Researchers have also investigated the mechanisms through which hydrogen gas exerts protective effects against ischemia-reperfusion liver injury. A similar study investigated the effect of hydrogen inhalation in a liver IRI animal model. The results indicated that administration of 2% hydrogen gas for 1 hour remarkably lessened the serum levels of liver enzymes, i.e., alanine aminotransferase (ALT) and aspartate aminotransferase (AST). Alongside, the treatment reduced morphological damage and the expression of cytokines involving TNF-α, IL-6, IL-1β and Egr-1 (early growth response protein 1). Further, the analysis showed that hydrogen treatment before organ transplantation protected against hepatic IRI via stimulation of the NF-κB signaling pathway (23).
Likewise, research was carried out in an ischemia-reperfusion liver injury mice model. In this study, the mice models received high hydrogen gas concentrations immediately after the surgery. After 6h of IRI induction, different experiments were conducted to evaluate the hydrogen gas effect and its mechanism of action. The results showed that high hydrogen gas concentrations effectively ameliorated liver function, suppressed serum levels of inflammatory cytokines, and impeded the death of the liver cell. Moreover, the detailed study found that hydrogen mediates these cellular functions via activation of the PI3K/AKT signalling pathway (24).
2. Alcoholic liver disease
Alcohol-induced liver injury covers a spectrum of disorders. It occurs due to excessive consumption of alcohol. Alcoholic liver disease begins with the accumulation of fat in liver cells that develop a fatty liver, also called steatosis. Afterwards, fatty liver gradually progress to alcoholic hepatitis stage that is attributed by inflammation of liver cells and ultimately culminate at cirrhosis which is the irreversible and most advanced stage of liver damage (25).
Alcoholic liver disease pathogenesis features oxidative stress, alteration of liver metabolism, genetic susceptibility, cytokine and chemokines mediated inflammation, modifications in liver regenerative process and change in immunity etc. (26-29). Hydrogen gas is reported to play an imperative part in controlling hepatic redox, inflammatory, and immune homeostasis. There is limited elaboration of hydrogen therapy in alcoholic liver disease management. However, a recent study used hydrogen gas therapy for alcohol-induced liver injury mice model. In this study, hydrogen gas administration alleviated alcohol-induced liver damage by attenuating the activation of the JNK signalling. Moreover, the therapy resulted in the decrease of serum levels of AST and ALT enzymes that were upsurged by alcohol induce liver injury. These enzyme levels are measured to monitor liver functioning (30).
3. Non-alcoholic fatty liver disease
Non-alcoholic fatty liver disease (NAFLD) is the leading cause of severe liver damage (cirrhosis) and liver cancer (hepatocellular carcinoma), with a global prevalence of 25%. In NAFLD, liver damage sets off with the accumulation of fats (steatosis stage) with or without slight inflammation, known as non-alcoholic fatty liver. Later this condition turns to non-alcoholic steatohepatitis or NASH which is attributed by accelerated fibrosis development and necroinflammation compared to the earlier non-alcoholic fatty liver stage. NAFLD prevention and treatment are crucially associated to weight reduction and a healthy lifestyle (31). However, due to the complex pathophysiology and extensive heterogeneity of non-alcoholic fatty liver disease phenotypes, a proactive treatment approach is required, such as molecular hydrogen gas therapy.
Many research studies have examined the effectiveness of hydrogen gas against non-alcoholic fatty liver disease. One such study was designed via inducing the hepatocyte steatosis through carbon tetrachloride (CCl4) chemical. It is a widely used method to experimentally induce liver injury in in vivo experiments. This study exhibited that hydrogen gas inhalation in rat models significantly reduced steatosis in liver cells and increased uncoupling protein 2. Detailed analysis suggested that hydrogen gas might exert its protective role in liver cells via suppressing intracellular reactive oxygen species, upregulating the expression of the uncoupling protein 2 and affecting lipid metabolism in hepatic cells (32).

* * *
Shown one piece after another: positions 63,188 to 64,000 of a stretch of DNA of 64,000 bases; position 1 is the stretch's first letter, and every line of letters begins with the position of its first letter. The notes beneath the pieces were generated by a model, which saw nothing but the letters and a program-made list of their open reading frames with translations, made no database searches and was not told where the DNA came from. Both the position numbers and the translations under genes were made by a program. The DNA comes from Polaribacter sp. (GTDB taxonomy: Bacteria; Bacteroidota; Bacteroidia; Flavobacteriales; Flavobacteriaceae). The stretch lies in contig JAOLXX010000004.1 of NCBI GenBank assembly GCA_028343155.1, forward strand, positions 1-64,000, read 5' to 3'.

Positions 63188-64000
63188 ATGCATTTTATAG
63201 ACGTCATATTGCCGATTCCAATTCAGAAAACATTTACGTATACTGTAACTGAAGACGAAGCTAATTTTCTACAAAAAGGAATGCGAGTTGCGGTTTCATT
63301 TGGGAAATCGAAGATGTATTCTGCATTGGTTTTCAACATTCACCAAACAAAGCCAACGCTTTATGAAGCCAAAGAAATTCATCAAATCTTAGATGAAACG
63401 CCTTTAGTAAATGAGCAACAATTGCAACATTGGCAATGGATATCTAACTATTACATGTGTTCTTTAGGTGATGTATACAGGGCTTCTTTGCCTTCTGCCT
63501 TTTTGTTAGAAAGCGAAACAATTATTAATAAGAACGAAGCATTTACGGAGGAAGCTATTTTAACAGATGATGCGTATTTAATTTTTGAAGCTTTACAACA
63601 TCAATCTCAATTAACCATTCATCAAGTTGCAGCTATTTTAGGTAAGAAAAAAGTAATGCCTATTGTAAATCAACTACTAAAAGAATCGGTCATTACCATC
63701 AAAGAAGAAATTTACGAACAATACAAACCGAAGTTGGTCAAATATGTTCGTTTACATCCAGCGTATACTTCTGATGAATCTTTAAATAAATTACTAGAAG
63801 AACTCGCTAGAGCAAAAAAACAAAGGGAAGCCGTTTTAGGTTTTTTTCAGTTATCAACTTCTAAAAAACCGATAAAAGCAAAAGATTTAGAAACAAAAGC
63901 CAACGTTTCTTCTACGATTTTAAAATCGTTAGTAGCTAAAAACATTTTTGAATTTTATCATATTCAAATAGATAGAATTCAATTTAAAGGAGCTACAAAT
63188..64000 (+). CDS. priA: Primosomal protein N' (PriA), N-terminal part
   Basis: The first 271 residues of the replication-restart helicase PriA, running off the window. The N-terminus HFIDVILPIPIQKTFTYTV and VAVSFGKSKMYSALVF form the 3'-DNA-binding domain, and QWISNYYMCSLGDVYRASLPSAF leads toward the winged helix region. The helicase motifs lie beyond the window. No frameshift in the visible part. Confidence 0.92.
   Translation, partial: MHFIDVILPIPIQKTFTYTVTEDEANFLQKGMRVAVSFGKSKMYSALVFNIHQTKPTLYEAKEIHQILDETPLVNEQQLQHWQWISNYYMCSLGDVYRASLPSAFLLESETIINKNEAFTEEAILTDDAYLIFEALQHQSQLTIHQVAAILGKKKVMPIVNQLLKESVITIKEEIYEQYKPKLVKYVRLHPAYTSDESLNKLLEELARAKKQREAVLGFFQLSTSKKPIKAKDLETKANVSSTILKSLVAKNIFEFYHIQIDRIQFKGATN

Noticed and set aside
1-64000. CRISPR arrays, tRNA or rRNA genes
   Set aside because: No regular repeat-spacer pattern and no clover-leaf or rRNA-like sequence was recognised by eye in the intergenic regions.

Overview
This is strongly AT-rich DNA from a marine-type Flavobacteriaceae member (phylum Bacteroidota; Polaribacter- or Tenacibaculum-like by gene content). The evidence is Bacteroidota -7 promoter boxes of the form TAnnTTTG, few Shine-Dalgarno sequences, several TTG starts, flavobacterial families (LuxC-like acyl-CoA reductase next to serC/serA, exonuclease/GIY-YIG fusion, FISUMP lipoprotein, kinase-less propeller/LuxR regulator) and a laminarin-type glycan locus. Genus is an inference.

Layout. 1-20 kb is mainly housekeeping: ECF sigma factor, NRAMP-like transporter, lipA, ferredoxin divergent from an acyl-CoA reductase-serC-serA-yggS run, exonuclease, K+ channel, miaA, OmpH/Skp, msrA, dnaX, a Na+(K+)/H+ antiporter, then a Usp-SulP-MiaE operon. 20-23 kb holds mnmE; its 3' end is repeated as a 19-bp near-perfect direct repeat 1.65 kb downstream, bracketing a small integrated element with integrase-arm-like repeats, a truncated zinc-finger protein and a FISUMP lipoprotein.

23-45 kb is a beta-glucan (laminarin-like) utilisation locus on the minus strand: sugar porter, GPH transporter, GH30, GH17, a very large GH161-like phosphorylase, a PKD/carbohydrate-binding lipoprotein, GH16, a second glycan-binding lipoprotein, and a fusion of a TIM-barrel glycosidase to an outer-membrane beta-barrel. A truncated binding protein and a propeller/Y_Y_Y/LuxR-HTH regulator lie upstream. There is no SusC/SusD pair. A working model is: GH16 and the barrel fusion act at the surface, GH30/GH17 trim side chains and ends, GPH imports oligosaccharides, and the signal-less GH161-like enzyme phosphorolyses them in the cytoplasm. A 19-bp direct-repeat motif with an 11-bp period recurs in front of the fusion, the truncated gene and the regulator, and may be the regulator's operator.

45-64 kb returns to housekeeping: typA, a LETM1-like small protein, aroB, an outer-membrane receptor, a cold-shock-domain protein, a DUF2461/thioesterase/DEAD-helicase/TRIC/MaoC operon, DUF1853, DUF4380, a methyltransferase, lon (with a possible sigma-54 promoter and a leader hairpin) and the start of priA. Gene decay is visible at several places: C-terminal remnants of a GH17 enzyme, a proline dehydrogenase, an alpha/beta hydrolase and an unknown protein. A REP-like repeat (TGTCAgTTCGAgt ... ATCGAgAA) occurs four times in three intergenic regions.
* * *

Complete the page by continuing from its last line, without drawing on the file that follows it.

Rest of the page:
Furthermore, hydrogen inhalation therapy effects were studied in a rat model of metabolic syndrome with non-alcoholic fatty liver disease. In this study, the rat disease models inhaled hydrogen gas at low and high concentrations for ten weeks. After the experiment, the analysis of the results showed that hydrogen is protective against the liver injury. It positively influences the general state of the liver along with its histology, liver function indicators and lipid metabolism parameters to alleviate the non-alcoholic fatty liver condition in metabolic syndrome rat models (33).
A randomized clinical trial of hydrogen inhalation was performed to study its effect on non-alcoholic fatty liver disease subjects. The trial was carried out for 13 weeks in 43 subjects. After the completion of the trial, significant improvement in liver enzymes and serum levels of lipid content was observed. Moreover, the study revealed that hydrogen gas inhalation alleviates non-alcoholic fatty liver disease in moderate to severe patients. Additionally, the protective role of hydrogen was attributed to its ability to activate autophagy in liver cells (34).
4. Sepsis-induced liver injury
Sepsis is the body’s extreme response to an infection. It induced intense changes in the ability of liver to transport bilirubin and bile acids to the hepatic canaliculi, thereby resulting in cholestasis. It is a condition in which bile release from the liver is impeded. Sepsis-linked hepatic dysfunction can be categorized into jaundice and hypoxic hepatitis. Jaundice is a more frequent condition in the context of sepsis (35). Hydrogen inhalation therapy has been utilized to ameliorate this condition via regulation of cellular mechanisms.
A recent study showed the protective effect of hydrogen gas in mice models of sepsis-induced liver injury. Hydrogen gas improved liver damage by the regulation of mitophagy. Mitophagy is a type of autophagy that is crucial to sepsis mediated organ damage. It is basically the removal of damaged mitochondria that aid in maintaining proper cellular functions. Further extensive research showed that 2% hydrogen gas inhalation therapy exhibited protective effects via mitochondrial outer-membrane protein FUNDC1-mediated mitophagy (36).
All these profound studies provide insights into the use of molecular hydrogen gas in liver diseases and suggest a safe and effective treatment approach. However, the available studies are limited to favour its clinical use. Therefore, more detailed animal-based liver disease model studies are required against different liver problems to bring the therapy to the clinical settings.